It is true that the rabbis of late antiquity were passionate about the Hebrew letters, whether tallying their value and forging connections between numerically equivalent words in a still-popular language game known as gematria, or probing the shape of the aleph-bet for metaphysical meaning. Some rabbinic texts even ascribe creative power to the four letters of God’s ineffable name—the Tetragrammaton. Yet, as Weiss demonstrates, classical rabbinic literature does not share this text’s alphabetology, where all of the letters, from aleph to tav, make up a kind of divine periodic table. In the religious writings of late antiquity, this really can only be found in the Syriac Christian literature of northern Mesopotamia, where an ancient interest in the generative powers of the divine alphabet flourished, having overcome earlier opposition by Neoplatonists and Church Fathers.
Weiss contends that Sefer Yeṣirah applies the Syriac Christian alphabetology to the singular language of Hebrew. He argues that the text emerged from a barely known northern Mesopotamian Jewish community at some remove from rabbinic Babylonia, located to the south. If this is right, then Weiss has done more than locate the true origins of Sefer Yeṣirah, he has recovered the “Other Jewish Voices” of his monograph’s subtitle, voices that had been drowned out by the rolling waters and gasping wind of the talmudic sea.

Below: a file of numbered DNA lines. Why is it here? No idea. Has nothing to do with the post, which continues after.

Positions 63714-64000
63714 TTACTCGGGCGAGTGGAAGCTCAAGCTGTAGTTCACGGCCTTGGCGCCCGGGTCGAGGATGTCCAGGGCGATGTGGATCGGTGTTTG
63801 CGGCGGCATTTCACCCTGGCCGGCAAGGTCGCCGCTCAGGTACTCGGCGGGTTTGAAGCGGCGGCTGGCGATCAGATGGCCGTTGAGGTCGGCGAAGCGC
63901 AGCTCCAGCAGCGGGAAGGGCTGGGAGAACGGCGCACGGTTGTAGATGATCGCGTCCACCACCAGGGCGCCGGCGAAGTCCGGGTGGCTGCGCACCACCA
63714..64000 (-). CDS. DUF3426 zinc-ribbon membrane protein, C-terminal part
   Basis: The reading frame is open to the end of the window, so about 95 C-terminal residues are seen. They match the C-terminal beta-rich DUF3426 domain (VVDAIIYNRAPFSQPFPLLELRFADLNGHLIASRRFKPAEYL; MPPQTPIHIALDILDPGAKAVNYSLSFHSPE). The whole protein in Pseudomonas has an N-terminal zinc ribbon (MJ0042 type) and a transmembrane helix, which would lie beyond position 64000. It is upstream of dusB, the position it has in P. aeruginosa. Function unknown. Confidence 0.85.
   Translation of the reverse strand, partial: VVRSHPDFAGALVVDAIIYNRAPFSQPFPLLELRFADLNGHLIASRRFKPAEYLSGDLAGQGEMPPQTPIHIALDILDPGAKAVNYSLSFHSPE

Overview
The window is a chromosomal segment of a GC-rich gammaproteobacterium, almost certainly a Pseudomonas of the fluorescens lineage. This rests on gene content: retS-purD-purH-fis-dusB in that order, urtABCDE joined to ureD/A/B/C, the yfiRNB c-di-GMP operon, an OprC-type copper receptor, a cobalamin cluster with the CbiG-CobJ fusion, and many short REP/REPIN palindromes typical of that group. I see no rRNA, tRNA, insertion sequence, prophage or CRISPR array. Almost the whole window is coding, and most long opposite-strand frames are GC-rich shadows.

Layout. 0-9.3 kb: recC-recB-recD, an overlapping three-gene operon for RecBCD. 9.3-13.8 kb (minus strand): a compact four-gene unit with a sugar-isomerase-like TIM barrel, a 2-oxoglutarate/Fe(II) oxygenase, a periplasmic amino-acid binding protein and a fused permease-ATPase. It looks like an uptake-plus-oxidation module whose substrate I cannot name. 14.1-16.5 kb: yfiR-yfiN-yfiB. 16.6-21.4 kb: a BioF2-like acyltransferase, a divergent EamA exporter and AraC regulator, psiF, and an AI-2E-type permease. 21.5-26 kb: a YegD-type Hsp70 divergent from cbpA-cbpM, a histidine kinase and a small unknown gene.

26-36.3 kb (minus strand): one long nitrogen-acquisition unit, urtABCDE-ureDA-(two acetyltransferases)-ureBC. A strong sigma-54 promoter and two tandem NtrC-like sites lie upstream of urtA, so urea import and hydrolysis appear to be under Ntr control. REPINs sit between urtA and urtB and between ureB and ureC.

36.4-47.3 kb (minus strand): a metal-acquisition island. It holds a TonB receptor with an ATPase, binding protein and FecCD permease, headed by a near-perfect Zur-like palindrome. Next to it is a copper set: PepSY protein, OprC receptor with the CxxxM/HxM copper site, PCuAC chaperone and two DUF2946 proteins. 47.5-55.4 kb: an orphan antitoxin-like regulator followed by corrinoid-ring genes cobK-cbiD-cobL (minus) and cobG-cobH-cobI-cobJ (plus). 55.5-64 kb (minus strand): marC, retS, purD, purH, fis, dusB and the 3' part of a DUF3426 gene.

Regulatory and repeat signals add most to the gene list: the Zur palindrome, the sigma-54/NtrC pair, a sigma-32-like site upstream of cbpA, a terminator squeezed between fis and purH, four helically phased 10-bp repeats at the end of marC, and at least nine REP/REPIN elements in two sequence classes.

Weiss includes the usual scholarly caveats that his theory is a theory and more research needs to be conducted. The thesis seems compelling, and Weiss may indeed have finally solved the problem of Sefer Yeṣirah’s original context. Yet, one cannot avoid the sense that Weiss’s straightforward scholarly detective work is a poor interpretive fit for a text that revels in mystery, repeatedly invoking its “ciphers of restraint” and “substance from Nothing.” It seems almost as if the author (or authors) knew that many centuries after the book’s creation, scholars would be disputing its original context and wanted to have some fun. Perhaps the text’s originators, who had incredible facility in an unusually sophisticated Hebrew, were not so distant from their playful scholarly rabbinic cousins after all?
A study of a book’s contexts looks not only for origins, but also at subsequent settings of reception, and Weiss does an admirable job retrieving the scattered evidence for how Sefer Yeṣirah was read in the first centuries of its existence. He reexamines late midrashim that mention the work, early commentaries that try to explain it, and explanatory glosses lodged in the text. He also considers Islamic parallels and a tantalizing reference in a 9th-century Latin epistle to Jews who “believe that the letters of their alphabet exist eternally and that before the beginning of the world they received different tasks.” For Weiss, all of this proves that the rationalist readings, which begin with Saadia, were thoroughly apologetic, rear-guard attempts at denying the book’s original mythic view of the world.